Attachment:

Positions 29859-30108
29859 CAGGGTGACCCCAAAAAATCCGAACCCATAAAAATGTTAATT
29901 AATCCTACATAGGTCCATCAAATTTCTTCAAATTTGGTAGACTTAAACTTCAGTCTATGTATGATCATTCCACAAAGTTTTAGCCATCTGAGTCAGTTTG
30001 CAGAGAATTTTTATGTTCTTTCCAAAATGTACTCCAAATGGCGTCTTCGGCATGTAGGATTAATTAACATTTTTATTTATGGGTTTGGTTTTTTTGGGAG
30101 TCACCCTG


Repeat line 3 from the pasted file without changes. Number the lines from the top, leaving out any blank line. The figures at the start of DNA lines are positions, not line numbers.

29901 AATCCTACATAGGTCCATCAAATTTCTTCAAATTTGGTAGACTTAAACTTCAGTCTATGTATGATCATTCCACAAAGTTTTAGCCATCTGAGTCAGTTTG